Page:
Just gonna leave this here.
yes yes YES YES YES
FREE CeCe trailer
I lost my shit, I think maybe someone is chopping onions near me
We are still taking subscriptions for our first issue of FTM Magazine! This issue will be released April 1st, so it will be shipped out that day. We have a ton of great information for our first issue, including surveys from our subscribers! We do offer discrete shipping, and preferred names for our subscribers!
You can subscribe here. Each issue is $7.50, a year subscription is $28, and a year subscription plus a donation to a youth program is $35. All prices are USD.
Reader Question: Where to shop for short men?
where is the best place to start shopping for clothes for men 5 ft 7 in to 5ft 8in?
Picking just one place is an odd constraint; after all, who wants to dress head to toe in the same brand? But if I had to, I’d choose the brand specifically created for men 5’8” and under—Peter Manning.
When I interviewed Peter a year ago, he emphasized the work he put into making sure he nailed the right fit . You can get a sense of that focus in this video about how the company designs their pants.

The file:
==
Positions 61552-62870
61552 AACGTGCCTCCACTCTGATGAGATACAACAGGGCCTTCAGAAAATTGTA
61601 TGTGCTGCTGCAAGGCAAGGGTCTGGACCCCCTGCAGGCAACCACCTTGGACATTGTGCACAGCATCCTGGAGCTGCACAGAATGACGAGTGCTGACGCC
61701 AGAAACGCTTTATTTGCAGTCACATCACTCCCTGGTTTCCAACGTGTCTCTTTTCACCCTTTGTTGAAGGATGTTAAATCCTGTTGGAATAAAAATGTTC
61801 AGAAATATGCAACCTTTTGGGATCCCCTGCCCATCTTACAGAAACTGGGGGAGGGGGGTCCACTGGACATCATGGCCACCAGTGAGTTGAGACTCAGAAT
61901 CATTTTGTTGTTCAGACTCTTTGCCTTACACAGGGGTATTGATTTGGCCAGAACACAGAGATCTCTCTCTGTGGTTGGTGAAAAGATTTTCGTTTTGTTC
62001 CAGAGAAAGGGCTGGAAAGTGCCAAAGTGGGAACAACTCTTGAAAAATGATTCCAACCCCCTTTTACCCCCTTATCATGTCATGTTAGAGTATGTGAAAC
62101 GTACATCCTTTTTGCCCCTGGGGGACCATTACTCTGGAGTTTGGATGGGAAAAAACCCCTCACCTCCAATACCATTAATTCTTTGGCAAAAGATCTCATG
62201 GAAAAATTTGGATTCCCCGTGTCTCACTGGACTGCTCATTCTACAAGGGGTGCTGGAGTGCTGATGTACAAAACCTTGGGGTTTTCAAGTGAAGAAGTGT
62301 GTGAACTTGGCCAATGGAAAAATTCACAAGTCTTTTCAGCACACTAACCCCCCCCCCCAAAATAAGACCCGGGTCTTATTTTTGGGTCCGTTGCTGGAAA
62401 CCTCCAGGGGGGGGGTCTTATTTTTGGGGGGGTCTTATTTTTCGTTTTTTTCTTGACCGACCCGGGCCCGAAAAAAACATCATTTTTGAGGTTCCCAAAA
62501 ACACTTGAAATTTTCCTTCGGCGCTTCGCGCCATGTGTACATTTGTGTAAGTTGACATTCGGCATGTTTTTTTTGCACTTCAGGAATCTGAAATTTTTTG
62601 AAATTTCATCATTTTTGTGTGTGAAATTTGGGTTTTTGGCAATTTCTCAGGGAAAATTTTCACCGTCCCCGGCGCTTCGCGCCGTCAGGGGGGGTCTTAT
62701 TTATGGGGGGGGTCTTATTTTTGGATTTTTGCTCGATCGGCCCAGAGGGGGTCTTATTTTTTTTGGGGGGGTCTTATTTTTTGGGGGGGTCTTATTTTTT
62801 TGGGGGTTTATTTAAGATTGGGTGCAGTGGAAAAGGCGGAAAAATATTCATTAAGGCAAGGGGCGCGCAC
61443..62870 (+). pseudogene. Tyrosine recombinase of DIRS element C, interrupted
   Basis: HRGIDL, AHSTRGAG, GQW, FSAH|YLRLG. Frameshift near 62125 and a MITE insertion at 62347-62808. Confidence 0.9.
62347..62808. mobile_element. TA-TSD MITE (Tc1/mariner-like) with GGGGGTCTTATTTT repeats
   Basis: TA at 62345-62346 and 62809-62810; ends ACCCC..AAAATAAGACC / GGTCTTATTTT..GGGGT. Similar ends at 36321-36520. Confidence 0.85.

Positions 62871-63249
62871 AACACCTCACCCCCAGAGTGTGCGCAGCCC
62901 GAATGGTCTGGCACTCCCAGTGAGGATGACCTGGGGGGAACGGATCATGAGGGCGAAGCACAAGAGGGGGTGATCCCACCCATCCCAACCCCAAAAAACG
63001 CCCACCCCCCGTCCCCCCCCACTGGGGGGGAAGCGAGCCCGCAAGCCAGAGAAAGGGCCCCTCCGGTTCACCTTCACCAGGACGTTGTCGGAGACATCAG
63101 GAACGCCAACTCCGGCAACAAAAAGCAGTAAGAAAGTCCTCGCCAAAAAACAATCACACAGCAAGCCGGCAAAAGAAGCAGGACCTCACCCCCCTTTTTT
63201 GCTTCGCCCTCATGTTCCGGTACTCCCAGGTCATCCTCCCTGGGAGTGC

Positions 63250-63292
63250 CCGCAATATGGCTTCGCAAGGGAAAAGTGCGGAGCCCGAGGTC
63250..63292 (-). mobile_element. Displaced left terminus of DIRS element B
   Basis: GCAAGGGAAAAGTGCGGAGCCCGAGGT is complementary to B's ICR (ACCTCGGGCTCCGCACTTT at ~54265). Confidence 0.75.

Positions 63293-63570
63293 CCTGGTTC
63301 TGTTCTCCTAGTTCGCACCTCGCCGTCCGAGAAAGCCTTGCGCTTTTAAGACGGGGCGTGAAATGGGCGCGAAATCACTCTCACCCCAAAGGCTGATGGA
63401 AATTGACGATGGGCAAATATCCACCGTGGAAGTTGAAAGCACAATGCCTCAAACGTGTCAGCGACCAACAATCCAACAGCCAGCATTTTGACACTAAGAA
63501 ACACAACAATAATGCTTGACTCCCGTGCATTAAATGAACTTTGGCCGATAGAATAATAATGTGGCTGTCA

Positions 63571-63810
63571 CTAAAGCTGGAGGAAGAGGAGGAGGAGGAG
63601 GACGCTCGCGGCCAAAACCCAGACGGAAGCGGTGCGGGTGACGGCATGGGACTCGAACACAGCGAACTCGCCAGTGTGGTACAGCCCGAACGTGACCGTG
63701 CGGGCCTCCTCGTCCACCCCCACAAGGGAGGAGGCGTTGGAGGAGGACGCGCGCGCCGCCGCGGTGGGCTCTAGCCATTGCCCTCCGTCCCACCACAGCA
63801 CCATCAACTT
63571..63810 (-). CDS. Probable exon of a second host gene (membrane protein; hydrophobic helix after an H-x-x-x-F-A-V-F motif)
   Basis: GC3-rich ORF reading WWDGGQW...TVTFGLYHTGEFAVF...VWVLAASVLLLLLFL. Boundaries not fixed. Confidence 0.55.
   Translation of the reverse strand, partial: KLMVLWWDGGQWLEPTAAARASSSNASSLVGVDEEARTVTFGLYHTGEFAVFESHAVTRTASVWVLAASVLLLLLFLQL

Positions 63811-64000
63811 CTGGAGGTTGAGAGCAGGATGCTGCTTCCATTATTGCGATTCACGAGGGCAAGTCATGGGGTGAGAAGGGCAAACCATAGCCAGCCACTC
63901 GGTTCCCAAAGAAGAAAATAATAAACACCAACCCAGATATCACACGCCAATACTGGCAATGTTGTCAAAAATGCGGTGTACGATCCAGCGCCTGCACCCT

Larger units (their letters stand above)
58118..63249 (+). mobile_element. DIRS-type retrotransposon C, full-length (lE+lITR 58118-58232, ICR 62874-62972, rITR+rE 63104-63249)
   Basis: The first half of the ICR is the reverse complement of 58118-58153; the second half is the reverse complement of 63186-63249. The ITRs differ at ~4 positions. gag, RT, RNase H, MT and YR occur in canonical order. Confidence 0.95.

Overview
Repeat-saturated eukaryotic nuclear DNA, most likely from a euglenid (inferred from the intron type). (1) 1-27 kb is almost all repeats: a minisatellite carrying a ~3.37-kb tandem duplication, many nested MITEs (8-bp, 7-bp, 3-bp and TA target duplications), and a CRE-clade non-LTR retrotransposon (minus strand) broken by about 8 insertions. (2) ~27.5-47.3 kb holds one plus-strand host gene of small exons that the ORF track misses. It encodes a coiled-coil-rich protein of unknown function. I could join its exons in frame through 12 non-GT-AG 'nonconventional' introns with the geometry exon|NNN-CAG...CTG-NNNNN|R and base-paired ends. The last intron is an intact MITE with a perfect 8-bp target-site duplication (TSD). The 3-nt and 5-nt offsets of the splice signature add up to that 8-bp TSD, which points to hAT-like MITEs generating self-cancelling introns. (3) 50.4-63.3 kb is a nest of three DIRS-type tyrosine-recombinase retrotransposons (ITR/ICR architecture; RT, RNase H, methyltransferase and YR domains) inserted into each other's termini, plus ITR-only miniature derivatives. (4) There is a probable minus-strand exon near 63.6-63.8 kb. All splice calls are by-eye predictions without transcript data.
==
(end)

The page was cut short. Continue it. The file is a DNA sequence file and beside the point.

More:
Peter also expressed to me a commitment to improving the quality and offerings of his brand. In 2013, he followed through in a big way, introducing ties, sweaters, scarves, as well as expanded selections in shirts and pants.
I’ve already written about the dress pants, so I’ll skim over the key details I already mentioned: they’re made in Brooklyn by Hertling, the trouser maker for Epaulet, Howard Yount, and Sid Mashburn. Peter Manning’s trousers are competitively priced with those brands. They’re made from wool fabric milled in Biella, Italy, and feature horn buttons, gingham lining, and oxford cloth pockets.
Knowing all that, the main things to be learned from an in-person review are the fabric hand and the fit, and both are pretty decent. Regarding the latter, the fabric drapes well with a weight that should be good for year-round wear in moderate climates, though perhaps a bit too thin for really cold winter days.